2016-01-22 / Front Page

Arundel to give back old station

Substation on Old Post Road hasn’t been used by fire department for several years
By Wm. Duke Harrington Staff Writer


Arundel Selectmen have decided the time has come to get rid of the old fire department substation, located at 550 Old Post Road, but the question is whether a town meeting vote is required to give the building to the family that owns the land on which it sits. (Duke Harrington photo) Arundel Selectmen have decided the time has come to get rid of the old fire department substation, located at 550 Old Post Road, but the question is whether a town meeting vote is required to give the building to the family that owns the land on which it sits. (Duke Harrington photo) ARUNDEL — Selectmen have decided it’s time to officially decommission the town’s old fire department substation, located at 550 Old Post Road.

It’s actually been several years since the building was used by the fire department, town officials say. According to Town Manager Keith Trefethen, the building currently acts as an overflow warehouse, containing a couple of public works vehicles – one of which used to be a fire department water tanker – and some surplus fire equipment, including old turnout gear and hose couplings. What’s more, the building, erected in 1974 – as evidenced by the period authentic faux brickwork on its façade – is in rough shape.

“It would be my recommendation to not put a cent into it,” Trefethen told selectmen at their Jan. 11 meeting.

According to Trefethen, a May 2014 study predicted it would cost $33,000 to rehabilitate the station, while it would take an immediate $7,500 in roof work just to “bring it up to some sort or usable (state).”

The station sits on one acre of land leased from Fernande Gregoire in 1974. According to the wording of the lease, “This conveyance is subject to the conditions that if at any time in the next 100 years the land herein described is used for any other principal purpose than to house a fire station, the title to said land is to revert to the granter herein and his or her heirs.”

Given how long it’s been since the station was used actively by the fire department, selectmen said they almost have to give it back to the Gregoire family, which still lives on property surrounding the building.

“I think we’ve already violated the conditions,” Selectman Thomas Danylik said.

“Clearly, to me, it [the lease] says if we are not going to use it as a fire station, we need to make some decisions,” Trefethen agreed.

“If we’re not going to put any money into it, if it’s just going to fall apart, we might as well get our stuff out of it and let it go back to the family,” Selectman Dan Dubois said.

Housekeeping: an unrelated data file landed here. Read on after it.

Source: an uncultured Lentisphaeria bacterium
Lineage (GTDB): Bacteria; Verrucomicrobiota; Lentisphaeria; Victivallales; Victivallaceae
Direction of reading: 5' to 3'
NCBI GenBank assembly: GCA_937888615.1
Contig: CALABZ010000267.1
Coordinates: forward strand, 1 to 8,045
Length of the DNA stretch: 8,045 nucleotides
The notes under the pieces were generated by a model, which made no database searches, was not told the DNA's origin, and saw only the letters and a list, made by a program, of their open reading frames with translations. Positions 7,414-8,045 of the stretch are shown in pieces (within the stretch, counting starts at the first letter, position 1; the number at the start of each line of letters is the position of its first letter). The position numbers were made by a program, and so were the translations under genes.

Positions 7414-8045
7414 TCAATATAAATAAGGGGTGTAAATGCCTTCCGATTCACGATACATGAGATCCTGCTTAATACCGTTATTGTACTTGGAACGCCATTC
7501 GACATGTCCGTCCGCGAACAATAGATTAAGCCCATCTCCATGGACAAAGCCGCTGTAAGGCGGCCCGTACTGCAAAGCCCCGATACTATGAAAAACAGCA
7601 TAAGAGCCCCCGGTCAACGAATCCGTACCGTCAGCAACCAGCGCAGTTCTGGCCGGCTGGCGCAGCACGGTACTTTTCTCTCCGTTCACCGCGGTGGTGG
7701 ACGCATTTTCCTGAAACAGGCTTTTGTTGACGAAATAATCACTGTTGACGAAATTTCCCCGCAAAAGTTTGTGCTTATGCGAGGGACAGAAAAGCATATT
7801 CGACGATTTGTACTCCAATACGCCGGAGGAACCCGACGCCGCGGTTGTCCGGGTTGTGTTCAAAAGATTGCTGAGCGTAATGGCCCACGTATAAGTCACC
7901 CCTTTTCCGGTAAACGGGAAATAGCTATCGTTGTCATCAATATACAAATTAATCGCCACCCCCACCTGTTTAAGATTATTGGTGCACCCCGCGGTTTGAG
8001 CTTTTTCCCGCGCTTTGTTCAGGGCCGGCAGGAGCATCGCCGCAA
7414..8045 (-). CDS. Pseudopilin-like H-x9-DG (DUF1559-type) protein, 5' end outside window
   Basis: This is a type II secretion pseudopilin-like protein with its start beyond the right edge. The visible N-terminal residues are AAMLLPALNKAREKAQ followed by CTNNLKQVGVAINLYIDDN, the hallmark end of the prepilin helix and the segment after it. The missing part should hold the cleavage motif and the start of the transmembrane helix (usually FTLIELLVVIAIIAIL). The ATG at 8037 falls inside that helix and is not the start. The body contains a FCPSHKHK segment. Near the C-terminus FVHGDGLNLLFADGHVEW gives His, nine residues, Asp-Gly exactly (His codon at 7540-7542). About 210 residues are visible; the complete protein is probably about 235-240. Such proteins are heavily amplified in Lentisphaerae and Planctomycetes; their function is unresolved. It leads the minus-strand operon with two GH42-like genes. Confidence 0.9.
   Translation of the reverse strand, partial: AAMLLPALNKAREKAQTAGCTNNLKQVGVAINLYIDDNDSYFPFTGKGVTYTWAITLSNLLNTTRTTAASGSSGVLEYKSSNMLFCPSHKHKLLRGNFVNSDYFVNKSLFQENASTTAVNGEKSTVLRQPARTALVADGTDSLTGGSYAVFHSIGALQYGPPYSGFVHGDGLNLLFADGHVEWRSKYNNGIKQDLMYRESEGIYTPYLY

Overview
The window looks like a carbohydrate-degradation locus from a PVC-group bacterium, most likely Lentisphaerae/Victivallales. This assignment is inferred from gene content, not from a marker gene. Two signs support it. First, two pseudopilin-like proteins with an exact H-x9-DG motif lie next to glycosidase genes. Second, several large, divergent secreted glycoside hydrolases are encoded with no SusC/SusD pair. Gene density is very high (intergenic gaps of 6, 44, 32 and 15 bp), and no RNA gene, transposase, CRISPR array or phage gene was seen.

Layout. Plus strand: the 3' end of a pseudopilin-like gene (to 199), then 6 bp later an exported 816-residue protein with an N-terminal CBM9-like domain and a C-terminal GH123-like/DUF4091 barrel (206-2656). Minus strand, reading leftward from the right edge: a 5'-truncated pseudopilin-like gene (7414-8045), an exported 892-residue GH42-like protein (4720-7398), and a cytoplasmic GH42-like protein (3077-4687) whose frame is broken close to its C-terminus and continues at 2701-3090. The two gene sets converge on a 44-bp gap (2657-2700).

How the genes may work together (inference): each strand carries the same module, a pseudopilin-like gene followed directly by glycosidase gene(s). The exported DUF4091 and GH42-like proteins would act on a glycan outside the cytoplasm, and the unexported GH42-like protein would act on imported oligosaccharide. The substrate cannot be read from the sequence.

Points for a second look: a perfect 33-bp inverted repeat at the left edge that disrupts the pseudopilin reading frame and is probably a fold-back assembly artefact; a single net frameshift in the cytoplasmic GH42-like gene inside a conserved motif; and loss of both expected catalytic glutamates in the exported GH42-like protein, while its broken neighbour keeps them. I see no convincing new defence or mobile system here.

Selectman Velma Jones Hayes agreed, saying the time for the station had long since passed.

“At one time there was a need for it,” she said. “At one time we had quite a few volunteer firemen in that area and, if an alarm went out, they were there, to get out the equipment and use it at that end of town. That doesn’t apply anymore.”

Trefethen said Fire Chief Bruce Mullen has declared his department has no further use for the building, while Public Works Director Roger Taschereau “has indicated he will find a place to put his stuff.”

The station was built by the private fire association – founded in 1959 to judge by the date on a sign over the station door – which served Arundel at the time. Selectmen asked if there is any condition in the lease that specifies what condition the building must be if given to the Gregoire family, or if the building had to be returned to raw land.

“There’s no wording in the deed that describes that,” Trefethen said. “And I don’t think there were any side-agreements made in the ’70s to indicate that. We couldn’t find anything in the record.”

“I think they’d be happy to take it back,” Selectman Phil Labbe said.

“Well, they may have to put a little bit of money into it,” Trefethen said.

Selectmen voted unanimously to cancel the lease and return the land to the Gregoire family, along with the gift of the building.

However, almost before hands came back down following the vote, Danylik raised an issue.

“Can this board do that?” he asked. “Where we were leasing it, it’s real property.”

That means it could require a town meeting vote to get out of the lease and give away the fire station. Jones Hayes also pointed out that while the fire department is now a municipal service, the original lease was with its predecessor, which was a private organization. It may be assumed the town inherited all of the association’s obligations when it was absorbed as a municipal department, but that might not necessarily be the case.

“So, there’s a couple of legal questions,” she said.

Trefethen said he would check on the legal ownership of the building and responsibility for fulfilling the terms of the lease, as well as whether a town meeting vote will be required to dispose of the building.

Trefethen said he expects to have answers to those questions in time for the board’s Jan. 25 meeting.

Staff Writer Wm. Duke Harrington can be reached at news@kennebunkpost.com.

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